The matter was referred to the NMC. Although P admitted some aspects of the allegation against him, conceding that he had overstepped professional boundaries, P did not accept other more serious aspects of the case. Fairness, it was argued, required that P should be given an opportunity to give evidence addressing the substance of the allegations against him in the IC and in the present case the Committee had prevented him from doing so.
On behalf of the NMC it was submitted that Article 6 was not engaged but that if it was, the procedure applicable to interim measures satisfied the requirements of fairness under the Convention and at common law.
The case of Micallef v Malta (Application No. 17056/06) (2010) 50 EHRR 37, the most recent authority of the European Court of Human Rights (ECHR) on the applicability of Article 6 to interim orders, was considered by the Court. In that case the Court held that it ‘no longer found it justified to automatically characterise injunction proceedings as not determinative of civil rights or obligations’.
The Court of Appeal stated that it did not find it easy to determine from the Micallef judgment what test should be applied in order to determine whether interim proceedings result in an order that is determinative of a civil right. However, it was content to proceed on the basis that both Article 6 was engaged.
The Court distinguished the case of Wright v Secretary of State for Health  UKHL 3
‘Wright is not authority for the proposition that fairness requires that a respondent to an allegation of unfitness to practise his profession must be given an opportunity to give evidence as to the substance of that allegation before a tribunal considering whether to make an interim suspension or other interim order under a legislative scheme as the present’.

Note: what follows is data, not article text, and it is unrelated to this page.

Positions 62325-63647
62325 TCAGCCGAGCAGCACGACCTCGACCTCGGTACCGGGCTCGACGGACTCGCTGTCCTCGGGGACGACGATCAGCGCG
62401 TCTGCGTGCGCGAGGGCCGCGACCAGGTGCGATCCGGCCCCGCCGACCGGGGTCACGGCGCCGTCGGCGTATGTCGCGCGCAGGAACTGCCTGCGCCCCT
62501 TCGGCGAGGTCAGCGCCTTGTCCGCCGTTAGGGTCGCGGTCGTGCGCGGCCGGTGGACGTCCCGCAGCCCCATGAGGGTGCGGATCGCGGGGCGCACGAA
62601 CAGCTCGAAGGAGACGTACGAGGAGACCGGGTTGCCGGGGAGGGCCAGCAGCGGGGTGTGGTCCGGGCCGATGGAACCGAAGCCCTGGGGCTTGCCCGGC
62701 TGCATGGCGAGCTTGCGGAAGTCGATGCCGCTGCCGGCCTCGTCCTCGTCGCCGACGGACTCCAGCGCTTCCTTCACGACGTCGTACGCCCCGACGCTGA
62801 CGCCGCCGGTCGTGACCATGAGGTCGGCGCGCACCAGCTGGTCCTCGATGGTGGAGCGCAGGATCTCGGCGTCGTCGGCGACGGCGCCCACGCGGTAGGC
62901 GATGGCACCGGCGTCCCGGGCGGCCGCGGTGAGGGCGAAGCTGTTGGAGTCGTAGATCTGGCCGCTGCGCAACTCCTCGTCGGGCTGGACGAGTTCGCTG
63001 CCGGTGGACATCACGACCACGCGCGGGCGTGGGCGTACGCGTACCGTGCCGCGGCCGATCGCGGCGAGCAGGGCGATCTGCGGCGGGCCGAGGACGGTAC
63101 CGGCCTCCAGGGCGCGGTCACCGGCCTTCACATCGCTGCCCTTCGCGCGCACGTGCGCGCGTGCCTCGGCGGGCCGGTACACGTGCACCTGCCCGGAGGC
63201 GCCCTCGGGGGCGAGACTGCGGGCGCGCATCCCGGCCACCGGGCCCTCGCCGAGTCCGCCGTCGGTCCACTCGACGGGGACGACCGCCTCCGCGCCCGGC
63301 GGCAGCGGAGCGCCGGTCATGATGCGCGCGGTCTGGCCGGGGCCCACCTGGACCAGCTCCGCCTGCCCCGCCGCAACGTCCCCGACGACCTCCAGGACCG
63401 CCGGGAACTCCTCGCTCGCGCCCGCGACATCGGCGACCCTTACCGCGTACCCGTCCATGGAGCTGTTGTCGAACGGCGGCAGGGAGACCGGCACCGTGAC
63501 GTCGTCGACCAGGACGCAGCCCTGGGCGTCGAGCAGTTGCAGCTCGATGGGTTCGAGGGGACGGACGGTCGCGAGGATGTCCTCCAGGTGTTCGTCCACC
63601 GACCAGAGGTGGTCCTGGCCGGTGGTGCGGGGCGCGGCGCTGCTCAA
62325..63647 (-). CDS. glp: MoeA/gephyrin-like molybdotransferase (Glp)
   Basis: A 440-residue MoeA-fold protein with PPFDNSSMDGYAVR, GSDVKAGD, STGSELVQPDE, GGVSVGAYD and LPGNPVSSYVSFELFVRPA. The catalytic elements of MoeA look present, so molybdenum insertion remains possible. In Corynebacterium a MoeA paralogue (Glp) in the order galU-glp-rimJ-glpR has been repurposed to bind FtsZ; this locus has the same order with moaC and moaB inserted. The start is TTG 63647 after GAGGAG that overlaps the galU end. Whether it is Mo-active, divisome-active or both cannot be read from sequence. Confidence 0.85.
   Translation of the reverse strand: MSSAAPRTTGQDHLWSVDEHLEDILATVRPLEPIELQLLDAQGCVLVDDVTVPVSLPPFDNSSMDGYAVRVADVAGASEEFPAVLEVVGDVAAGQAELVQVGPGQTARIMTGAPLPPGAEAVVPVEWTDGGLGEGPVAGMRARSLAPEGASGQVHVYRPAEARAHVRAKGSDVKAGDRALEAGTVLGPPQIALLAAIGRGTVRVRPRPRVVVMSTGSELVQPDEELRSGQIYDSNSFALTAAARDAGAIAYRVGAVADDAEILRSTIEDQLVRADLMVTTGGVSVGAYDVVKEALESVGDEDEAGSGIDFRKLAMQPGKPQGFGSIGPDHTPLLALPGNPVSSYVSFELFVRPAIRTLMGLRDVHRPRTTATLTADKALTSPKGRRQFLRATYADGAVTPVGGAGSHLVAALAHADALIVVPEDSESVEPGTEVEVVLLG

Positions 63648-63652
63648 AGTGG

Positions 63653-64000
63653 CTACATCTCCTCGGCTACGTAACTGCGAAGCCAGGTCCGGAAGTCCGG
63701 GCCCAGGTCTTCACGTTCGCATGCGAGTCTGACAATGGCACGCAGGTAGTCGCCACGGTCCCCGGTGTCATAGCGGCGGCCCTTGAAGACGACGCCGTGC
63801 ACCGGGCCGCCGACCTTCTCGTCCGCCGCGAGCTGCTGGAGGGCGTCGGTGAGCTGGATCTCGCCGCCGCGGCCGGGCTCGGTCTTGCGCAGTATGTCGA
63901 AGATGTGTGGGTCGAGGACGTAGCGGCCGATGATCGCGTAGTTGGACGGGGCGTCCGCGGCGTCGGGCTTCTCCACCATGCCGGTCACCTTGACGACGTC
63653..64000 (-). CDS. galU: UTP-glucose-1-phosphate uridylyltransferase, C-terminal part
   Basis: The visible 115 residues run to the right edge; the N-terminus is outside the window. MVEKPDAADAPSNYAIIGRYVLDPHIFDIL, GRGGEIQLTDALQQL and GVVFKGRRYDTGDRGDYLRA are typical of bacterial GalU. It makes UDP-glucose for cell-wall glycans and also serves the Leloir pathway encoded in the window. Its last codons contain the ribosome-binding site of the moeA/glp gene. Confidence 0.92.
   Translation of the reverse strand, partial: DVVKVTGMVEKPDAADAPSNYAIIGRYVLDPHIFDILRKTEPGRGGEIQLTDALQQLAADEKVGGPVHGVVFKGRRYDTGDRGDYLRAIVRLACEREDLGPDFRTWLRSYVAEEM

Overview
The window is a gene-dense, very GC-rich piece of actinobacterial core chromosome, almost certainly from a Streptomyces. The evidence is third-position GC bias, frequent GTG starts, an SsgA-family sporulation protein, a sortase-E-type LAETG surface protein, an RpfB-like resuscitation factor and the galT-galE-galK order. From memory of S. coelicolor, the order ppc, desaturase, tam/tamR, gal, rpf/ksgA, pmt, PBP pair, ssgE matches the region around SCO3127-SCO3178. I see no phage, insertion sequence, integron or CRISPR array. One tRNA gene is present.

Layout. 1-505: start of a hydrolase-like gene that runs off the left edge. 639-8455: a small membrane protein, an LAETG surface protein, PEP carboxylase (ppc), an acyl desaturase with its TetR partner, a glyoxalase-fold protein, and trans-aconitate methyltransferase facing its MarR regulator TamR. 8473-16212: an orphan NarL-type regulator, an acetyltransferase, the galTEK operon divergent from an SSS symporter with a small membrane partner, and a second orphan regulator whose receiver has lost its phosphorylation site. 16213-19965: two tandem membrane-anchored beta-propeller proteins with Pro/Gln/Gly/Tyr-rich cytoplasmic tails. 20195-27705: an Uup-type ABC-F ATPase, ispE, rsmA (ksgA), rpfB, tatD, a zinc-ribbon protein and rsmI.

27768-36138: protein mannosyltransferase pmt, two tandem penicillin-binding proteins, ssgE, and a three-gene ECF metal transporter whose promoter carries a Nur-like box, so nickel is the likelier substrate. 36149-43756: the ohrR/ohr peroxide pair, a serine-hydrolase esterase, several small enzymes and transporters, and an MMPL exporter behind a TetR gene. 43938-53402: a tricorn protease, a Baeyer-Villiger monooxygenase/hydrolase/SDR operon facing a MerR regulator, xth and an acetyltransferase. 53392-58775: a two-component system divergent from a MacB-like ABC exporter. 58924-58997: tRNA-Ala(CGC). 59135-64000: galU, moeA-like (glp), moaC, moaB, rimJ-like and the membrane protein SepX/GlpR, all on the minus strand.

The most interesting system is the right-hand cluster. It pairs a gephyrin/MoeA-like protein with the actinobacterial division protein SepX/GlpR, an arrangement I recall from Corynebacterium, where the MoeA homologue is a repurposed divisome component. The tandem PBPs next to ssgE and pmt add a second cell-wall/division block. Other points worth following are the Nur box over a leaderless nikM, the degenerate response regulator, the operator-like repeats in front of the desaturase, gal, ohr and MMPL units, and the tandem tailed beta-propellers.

If a registrant is to be given an opportunity to give evidence to an Investigation Committee on the substance of the allegations against him, with a view to the Committee rejecting those allegations on the merits, fairness would require that the NMC should have the opportunity to call the complainant and any other evidence in support of its allegations. The result would be a trial before the trial. That is not what the statutory scheme envisages or what fairness requires at the interim stage.
Thus, Article 6 rights are engaged by interim order hearings, however, fairness does not require that the registrant be able to give evidence.